F - Measure =
example, if the trust feature was “Strongly Spam” and the Precision + Recall
message classified as ham where the actual type of message is Where:
spam, then the trust value will be changed to “Weakly Spam”
which means the trust value is affected and still help classifier to • True Positive (TP): The number of spam messages that are
classify incoming spam messages and to return for the original classified correctly.
trust state or value. The added value for trust feature is shown in • False Positive (FP): The number of misclassified ham
experimental results subsection 4.3. messages.
• False Negative (FN): The number of misclassified spam
In this section, the performance of the extracted features • True Negative (TN): The number of ham messages that are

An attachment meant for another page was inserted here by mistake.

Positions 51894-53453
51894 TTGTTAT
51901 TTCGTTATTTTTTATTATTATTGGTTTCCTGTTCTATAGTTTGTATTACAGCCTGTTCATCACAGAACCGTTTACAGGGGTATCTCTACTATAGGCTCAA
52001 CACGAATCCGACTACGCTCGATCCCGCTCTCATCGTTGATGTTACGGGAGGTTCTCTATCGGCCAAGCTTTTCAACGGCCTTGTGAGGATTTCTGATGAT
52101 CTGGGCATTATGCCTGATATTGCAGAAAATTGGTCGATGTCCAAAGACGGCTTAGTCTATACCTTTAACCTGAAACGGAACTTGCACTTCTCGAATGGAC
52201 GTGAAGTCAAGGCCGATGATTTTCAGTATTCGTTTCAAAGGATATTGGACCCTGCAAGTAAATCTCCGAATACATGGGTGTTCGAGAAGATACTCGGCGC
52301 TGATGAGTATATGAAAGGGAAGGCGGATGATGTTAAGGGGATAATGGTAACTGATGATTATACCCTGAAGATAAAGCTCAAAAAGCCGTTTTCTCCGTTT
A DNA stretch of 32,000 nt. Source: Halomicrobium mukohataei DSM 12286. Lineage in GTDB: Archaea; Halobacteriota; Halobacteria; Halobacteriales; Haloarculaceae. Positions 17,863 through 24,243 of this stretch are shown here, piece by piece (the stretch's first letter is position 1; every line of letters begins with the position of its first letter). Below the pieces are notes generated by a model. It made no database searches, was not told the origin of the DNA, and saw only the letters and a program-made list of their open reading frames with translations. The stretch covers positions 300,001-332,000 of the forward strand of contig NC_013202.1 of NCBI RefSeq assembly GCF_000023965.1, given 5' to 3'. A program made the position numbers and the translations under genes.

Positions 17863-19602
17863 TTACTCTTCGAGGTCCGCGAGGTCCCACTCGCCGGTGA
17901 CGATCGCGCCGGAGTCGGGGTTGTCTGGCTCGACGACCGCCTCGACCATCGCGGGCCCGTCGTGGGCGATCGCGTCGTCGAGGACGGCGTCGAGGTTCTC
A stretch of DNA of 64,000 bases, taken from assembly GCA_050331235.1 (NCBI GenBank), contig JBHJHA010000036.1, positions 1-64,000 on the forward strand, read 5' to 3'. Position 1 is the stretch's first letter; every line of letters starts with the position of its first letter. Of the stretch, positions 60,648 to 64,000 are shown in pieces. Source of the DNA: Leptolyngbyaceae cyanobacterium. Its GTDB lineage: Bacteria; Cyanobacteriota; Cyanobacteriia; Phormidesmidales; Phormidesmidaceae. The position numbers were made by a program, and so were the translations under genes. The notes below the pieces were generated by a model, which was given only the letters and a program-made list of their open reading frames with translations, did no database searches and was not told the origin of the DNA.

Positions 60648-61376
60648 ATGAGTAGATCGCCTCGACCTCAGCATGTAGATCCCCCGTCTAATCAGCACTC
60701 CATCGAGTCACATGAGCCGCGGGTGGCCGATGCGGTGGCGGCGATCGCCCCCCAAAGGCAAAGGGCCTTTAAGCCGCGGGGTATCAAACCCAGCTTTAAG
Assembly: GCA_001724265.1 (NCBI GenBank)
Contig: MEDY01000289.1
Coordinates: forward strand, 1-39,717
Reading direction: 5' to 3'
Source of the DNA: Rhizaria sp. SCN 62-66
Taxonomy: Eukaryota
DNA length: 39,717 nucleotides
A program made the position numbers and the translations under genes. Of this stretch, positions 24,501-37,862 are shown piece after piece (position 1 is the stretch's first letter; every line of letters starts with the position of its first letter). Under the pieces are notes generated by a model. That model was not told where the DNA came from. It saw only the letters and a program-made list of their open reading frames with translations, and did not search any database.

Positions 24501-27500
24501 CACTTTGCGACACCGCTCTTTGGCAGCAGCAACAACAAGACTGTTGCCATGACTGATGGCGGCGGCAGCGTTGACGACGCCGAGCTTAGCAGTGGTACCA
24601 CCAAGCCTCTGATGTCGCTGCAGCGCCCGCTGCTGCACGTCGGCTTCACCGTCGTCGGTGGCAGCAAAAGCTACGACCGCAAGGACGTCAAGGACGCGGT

mentioned in section 3 is evaluated by applying several machine classified correctly.
learning based classifiers. These classifiers are: Random Forest
(RF), C4.5 Decision Tree (J48), Voting Feature Intervals (VFI), Accuracy is the fraction of all messages (ham and spam) classified
Random Tree (RT), REPTree (REPT), Bayesian Network (BN), by the classifier. Recall represents the performance that spam is
and Naïve Bayes (NB). All of these classifiers are available in the successfully discriminated, while precision shows the probability
Weka tool[16] . After that, the classifiers are compared by using of misclassifying a ham message. Since no relation between recall
the most widely performance metrics used in spam classification and precision, F-measure combines them by weighting average of
analysis. them. False positive rate shows the rate of ham messages tagged
by spam in relative for all ham messages, in contrast, false
4.1 Datasets Description and Email Parser negative rate describe the rate of spam messages tagged by ham in
The features extraction phase and the testing phase are based on relative for all spam messages. Moreover, it is important to